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Sir David Attenborough calls for new planning laws to protect nature

The i logo The i 06/10/2019

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Sir David Attenborough is calling for tough new planning laws to protect UK wildlife as he lamented that the country is "one of the most  nature-depleted places on the planet".

Just days after a major report found two fifths of the UK's plant and animal species are in decline, the wildlife presenter is spearheading a new campaign to boost nature.

He wants to create a joined-up network of habitats that would give wildlife an opportunity to roam far more widely than they do at the moment.

This would allow numerous species that are often penned into small, isolated, areas with relatively little food and shelter to prosper by moving to more suitable habitats through a network of "wildlife corridors" or nature paths, linking one suitable territory to another.

David Attenborough smiling for the camera © Provided by Johnston Publishing Ltd The paths would also help animals to escape the increasing bouts of extreme weather associated with climate change and to gradually migrate to new areas of the country as the planet warms.

"Nature urgently needs our help to recover - and it can be done," said Sir David.

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"By joining wild places and creating more across the UK we would improve our lives and help nature to flourish - because everything works better when it's connected," he added.

Sir David is president emeritus of The Wildlife Trusts, a group of 46 local charities from around the country. They are calling for powerful new laws to ensure that wildlife is given priority in town planning and land management decisions and for their proposed 'nature recovery network' to be included in the Government's proposed Environment Bill.

"We now live in one of the most nature depleted places on the planet...Now is the time to tell our politicians that we need a Nature Recovery Network set in law," Sir David said.

Nature is good for our health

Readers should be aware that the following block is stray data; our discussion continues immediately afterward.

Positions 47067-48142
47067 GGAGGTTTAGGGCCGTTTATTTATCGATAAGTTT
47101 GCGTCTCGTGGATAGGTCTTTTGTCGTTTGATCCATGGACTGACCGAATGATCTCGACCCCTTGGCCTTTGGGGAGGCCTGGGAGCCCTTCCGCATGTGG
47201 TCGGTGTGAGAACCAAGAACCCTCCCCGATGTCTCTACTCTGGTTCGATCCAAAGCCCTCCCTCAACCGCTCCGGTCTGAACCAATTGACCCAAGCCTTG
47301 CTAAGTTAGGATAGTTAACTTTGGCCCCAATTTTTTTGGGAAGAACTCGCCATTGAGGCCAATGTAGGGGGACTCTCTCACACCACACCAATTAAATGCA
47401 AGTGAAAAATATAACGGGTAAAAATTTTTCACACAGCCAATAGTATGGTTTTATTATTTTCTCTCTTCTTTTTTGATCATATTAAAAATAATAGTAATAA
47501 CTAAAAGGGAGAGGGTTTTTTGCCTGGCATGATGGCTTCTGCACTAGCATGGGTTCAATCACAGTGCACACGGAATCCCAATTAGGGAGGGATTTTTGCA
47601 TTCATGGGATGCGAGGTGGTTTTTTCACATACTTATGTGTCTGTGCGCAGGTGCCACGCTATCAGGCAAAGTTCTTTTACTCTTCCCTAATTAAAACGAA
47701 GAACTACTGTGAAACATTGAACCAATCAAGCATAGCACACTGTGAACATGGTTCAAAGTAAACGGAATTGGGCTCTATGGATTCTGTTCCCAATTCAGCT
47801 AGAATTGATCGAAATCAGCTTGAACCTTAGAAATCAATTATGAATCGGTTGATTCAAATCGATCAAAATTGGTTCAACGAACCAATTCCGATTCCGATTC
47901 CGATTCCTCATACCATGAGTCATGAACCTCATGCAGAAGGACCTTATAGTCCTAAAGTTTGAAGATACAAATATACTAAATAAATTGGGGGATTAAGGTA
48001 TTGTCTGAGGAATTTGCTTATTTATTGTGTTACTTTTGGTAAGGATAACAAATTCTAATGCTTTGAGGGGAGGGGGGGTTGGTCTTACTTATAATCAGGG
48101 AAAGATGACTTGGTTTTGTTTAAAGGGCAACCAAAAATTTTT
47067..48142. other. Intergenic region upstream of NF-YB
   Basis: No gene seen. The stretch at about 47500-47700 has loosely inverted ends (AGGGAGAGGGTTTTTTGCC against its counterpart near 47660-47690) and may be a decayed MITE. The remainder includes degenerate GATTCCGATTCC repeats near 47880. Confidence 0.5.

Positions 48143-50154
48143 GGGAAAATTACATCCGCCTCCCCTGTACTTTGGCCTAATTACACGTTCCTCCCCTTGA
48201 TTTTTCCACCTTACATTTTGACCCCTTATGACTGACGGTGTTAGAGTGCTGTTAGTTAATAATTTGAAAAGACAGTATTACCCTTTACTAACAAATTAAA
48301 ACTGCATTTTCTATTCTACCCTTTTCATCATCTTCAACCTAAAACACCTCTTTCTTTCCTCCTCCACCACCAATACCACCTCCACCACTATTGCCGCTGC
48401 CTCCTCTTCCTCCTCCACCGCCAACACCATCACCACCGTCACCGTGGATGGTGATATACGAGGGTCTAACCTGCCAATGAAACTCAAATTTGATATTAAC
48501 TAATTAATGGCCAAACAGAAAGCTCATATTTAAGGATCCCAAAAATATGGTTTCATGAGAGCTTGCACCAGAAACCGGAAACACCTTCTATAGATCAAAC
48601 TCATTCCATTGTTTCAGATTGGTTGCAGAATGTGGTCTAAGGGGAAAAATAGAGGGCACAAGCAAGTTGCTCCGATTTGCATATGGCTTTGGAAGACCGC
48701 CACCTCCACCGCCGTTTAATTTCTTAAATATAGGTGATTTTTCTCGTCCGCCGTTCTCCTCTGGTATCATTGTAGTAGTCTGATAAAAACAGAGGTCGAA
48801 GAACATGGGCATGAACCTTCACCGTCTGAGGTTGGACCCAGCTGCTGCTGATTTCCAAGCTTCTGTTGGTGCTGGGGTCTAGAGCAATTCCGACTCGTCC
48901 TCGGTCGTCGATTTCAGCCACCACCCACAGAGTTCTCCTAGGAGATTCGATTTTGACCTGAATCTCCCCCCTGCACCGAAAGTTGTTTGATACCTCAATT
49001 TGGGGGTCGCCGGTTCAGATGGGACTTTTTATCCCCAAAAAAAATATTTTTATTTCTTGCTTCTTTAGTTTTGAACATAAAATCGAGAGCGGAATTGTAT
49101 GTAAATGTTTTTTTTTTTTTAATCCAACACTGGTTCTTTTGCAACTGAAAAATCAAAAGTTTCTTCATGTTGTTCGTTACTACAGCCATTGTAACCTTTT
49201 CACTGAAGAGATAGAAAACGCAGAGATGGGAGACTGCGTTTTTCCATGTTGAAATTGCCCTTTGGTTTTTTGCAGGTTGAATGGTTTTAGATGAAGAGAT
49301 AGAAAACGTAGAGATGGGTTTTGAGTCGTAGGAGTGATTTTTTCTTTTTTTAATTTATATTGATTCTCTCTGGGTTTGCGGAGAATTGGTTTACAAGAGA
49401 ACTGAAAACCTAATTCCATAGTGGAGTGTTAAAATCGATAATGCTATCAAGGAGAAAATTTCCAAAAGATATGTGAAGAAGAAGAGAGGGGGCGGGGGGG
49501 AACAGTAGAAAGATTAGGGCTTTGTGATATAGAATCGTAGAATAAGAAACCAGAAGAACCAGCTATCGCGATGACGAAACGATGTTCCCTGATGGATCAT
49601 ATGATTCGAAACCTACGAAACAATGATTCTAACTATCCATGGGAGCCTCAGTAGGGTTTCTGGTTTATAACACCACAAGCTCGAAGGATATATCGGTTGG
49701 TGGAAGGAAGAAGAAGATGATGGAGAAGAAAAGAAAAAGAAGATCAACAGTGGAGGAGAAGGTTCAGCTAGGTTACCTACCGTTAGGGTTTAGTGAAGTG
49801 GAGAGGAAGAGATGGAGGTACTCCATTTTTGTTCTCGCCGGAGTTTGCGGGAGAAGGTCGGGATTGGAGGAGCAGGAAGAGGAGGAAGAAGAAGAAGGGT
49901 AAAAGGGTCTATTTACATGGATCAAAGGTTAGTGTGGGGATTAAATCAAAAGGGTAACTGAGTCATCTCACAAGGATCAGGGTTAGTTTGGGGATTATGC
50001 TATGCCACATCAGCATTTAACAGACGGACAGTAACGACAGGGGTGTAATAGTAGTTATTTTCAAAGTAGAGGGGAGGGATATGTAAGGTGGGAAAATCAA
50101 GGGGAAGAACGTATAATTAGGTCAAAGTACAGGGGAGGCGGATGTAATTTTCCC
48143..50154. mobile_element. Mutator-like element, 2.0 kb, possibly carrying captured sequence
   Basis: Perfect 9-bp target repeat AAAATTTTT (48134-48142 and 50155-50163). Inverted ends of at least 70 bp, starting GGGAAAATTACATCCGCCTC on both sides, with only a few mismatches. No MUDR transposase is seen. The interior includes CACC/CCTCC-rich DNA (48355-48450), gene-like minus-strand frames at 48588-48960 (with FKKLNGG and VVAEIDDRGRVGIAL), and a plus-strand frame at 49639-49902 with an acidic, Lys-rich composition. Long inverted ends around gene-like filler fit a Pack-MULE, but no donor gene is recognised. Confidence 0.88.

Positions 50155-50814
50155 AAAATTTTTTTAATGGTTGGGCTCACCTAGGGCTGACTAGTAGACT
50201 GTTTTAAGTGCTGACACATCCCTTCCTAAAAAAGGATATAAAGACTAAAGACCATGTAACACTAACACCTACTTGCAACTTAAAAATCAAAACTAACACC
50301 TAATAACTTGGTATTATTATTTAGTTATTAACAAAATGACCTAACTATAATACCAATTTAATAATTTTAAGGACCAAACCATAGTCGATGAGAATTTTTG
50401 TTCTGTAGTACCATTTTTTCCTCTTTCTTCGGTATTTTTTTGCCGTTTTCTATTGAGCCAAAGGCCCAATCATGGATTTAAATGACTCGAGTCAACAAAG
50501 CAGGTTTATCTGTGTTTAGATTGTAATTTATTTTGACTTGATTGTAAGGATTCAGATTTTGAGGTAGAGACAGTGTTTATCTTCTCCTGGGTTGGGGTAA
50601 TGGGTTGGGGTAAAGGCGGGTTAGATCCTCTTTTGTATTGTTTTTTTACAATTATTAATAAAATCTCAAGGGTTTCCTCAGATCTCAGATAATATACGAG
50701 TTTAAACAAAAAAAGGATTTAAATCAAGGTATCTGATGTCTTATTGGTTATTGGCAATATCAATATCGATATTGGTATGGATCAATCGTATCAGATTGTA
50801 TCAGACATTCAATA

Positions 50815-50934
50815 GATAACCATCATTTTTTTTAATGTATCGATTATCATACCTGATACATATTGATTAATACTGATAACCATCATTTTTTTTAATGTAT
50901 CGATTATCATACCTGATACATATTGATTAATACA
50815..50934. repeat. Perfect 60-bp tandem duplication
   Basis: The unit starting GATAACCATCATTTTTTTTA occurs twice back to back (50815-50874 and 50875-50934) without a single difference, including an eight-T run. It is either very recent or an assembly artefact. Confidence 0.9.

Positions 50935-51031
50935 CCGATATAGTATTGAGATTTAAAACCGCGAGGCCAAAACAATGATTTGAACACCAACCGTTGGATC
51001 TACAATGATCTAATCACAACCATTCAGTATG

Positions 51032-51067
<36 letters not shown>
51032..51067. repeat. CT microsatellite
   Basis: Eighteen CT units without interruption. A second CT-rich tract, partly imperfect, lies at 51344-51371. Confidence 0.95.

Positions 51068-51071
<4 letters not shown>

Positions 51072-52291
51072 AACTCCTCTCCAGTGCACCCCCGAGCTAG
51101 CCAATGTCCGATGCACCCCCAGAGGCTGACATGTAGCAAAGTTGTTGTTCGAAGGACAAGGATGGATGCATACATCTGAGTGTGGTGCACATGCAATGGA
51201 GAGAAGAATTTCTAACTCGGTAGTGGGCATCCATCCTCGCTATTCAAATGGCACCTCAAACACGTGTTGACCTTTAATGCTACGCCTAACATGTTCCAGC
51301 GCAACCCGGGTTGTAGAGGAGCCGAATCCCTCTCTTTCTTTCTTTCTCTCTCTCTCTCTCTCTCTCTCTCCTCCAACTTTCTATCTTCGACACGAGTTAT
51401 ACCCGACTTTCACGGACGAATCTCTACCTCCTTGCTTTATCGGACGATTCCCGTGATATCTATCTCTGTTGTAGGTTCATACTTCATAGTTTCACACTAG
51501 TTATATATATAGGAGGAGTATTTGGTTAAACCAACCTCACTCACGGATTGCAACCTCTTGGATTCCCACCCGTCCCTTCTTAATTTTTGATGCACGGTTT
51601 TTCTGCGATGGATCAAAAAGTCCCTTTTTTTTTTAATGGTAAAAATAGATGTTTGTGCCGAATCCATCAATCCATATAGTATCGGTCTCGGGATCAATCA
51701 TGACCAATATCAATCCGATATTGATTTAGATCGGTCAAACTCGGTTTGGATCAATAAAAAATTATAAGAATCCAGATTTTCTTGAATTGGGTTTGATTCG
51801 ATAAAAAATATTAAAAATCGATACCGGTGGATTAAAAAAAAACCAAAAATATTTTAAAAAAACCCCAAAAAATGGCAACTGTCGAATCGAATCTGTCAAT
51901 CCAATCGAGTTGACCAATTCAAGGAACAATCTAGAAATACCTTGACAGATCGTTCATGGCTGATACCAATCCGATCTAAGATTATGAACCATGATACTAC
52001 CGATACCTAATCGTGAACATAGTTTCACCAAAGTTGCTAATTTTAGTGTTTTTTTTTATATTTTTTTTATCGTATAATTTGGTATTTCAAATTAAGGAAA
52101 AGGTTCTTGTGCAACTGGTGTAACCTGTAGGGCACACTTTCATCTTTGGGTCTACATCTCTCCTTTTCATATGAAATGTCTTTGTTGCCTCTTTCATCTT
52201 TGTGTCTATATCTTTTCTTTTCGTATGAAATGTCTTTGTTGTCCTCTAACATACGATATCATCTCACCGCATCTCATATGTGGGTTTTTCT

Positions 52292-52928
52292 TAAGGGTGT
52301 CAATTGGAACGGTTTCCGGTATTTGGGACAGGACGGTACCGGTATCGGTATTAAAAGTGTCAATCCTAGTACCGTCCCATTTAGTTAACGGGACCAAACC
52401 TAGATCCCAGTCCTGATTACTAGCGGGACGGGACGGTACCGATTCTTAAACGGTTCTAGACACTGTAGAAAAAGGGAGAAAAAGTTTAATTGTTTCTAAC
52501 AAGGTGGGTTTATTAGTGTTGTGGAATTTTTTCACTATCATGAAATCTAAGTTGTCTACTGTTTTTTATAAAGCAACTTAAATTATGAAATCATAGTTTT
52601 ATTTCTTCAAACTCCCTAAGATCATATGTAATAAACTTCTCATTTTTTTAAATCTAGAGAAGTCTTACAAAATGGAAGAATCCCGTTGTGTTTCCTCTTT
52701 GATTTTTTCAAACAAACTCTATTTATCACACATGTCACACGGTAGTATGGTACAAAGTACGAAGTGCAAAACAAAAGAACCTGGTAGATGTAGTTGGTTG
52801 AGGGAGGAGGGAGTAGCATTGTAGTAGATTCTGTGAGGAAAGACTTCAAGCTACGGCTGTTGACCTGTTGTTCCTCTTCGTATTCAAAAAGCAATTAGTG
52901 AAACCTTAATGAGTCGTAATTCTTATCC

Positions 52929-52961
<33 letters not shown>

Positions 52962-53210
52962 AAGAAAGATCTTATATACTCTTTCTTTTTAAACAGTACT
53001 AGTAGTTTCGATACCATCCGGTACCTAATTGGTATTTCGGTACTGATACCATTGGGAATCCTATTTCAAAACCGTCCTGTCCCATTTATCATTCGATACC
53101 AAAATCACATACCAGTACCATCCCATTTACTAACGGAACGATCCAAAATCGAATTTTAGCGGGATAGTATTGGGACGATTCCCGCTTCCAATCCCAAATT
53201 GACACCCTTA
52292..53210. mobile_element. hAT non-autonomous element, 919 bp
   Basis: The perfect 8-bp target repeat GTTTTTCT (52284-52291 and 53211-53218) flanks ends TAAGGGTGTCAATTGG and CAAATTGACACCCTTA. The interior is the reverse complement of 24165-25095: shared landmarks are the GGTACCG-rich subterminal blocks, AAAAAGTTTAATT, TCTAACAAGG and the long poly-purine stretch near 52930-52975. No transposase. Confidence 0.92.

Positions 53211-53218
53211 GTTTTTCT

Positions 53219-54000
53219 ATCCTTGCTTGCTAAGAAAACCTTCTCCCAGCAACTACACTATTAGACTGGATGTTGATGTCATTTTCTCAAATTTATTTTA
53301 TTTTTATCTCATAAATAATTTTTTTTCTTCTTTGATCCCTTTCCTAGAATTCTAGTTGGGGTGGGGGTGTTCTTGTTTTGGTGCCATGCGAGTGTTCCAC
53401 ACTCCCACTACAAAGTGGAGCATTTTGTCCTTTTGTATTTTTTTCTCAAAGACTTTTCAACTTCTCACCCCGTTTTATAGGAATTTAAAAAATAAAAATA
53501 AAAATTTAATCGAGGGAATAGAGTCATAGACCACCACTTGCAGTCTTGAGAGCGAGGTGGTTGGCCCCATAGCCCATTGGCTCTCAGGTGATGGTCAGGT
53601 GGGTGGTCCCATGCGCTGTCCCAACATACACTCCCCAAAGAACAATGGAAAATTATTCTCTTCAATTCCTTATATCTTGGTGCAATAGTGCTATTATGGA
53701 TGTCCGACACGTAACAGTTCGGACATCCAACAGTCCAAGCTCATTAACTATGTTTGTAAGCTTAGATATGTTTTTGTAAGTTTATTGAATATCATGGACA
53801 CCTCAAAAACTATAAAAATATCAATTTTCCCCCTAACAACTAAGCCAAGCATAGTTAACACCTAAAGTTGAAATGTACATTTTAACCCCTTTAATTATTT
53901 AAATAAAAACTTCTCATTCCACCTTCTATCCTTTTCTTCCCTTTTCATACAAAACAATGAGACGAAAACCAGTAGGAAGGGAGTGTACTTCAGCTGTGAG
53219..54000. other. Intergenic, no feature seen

Den built in the forest, Savernake Forest, Wiltshire, UK. (Photo by: Education Images/UIG via Getty Images) Den built in the forest, Savernake Forest, Wiltshire, UK. (Photo by: Education Images/UIG via Getty Images) Nikki Williams, director of campaigns and policy at the Wildlife Trusts, added: "People  also benefit from being closer to nature. It's good for our mental health and wellbeing and helps prevent obesity," she says.

A spokesman for the Environment Department said:  “Nature matters, and we are committed to being world-leaders in protecting and restoring the environment for future generations."

“As part of our forthcoming flagship Environment Bill, we will legislate for Local Nature Recovery Strategies to support the delivery of the Nature Recovery Network,” he added.

These strategies will include tools to support better spatial planning for nature recovery, he said.

Gallery: David Attenborough: A life in pictures (Photos)

The government has not yet published the detail of the network but, based on the proposals made its 150 page 25 Year Environment Plan last year, Ms Williams is concerned that they won't go nearly far enough in legislating for the creation of wildlife networks that cover the entire country and are an integral part of the planning process.

Some wildlife trusts have already carried out smaller-scale projects to link areas of fragmented nature.

Here are some examples:-Since 1981, wildlife trusts have been working with farmers to create a stronghold for wading birds such as curlews by buying and restoring floodplain meadows in the upper reaches of the River Ray. This rises in the village of Quainton Buckinghamshire, close to Finemere Wood nature reserve and flows west alongside some of the last remaining traditional floodplan meadows in England, to join the River Cherwell at Islip, north of Oxford.

Helping the Dartford warbler

-A Wildlife Trust project, known as the West Berkshire Living Landscape scheme, covers 27 square kilometres, including the river valleys of the Enborne and the Kennet which are separated by the higher gravel plateau and heathland mosaic of Greenham and Crookham Commons. It contains at least 97 threatened or endangered species such as the Dartford warbler, nightjar and woodlark. The project has enhanced their prospects by expanded and enhancing the locality since 2008 by increasing the areas of heathland and improving the nature links between fragmented pockets of wildlife.

Helping amphibians

Sherwood Forest, Nottinghamshire UK. (Photo by: Photofusion/Ian Francis/UIG via Getty Images) Sherwood Forest, Nottinghamshire UK. (Photo by: Photofusion/Ian Francis/UIG via Getty Images) -The Berkshire, Buckinghamshire and Oxfordshire Wildlife Trust has, in the last few years, turned the landscape of the Chimney Meadows farm, near the Oxfordshire town of Abington, from intensively-managed arable land to wildflower meadows surrounded by wildlife-rich hedgerows, with new scrapes (shallow basins) and ponds for amphibians and wading birds. To help manage the meadows a herd of Dexter cattle and flock of Hebridean sheep have been added.

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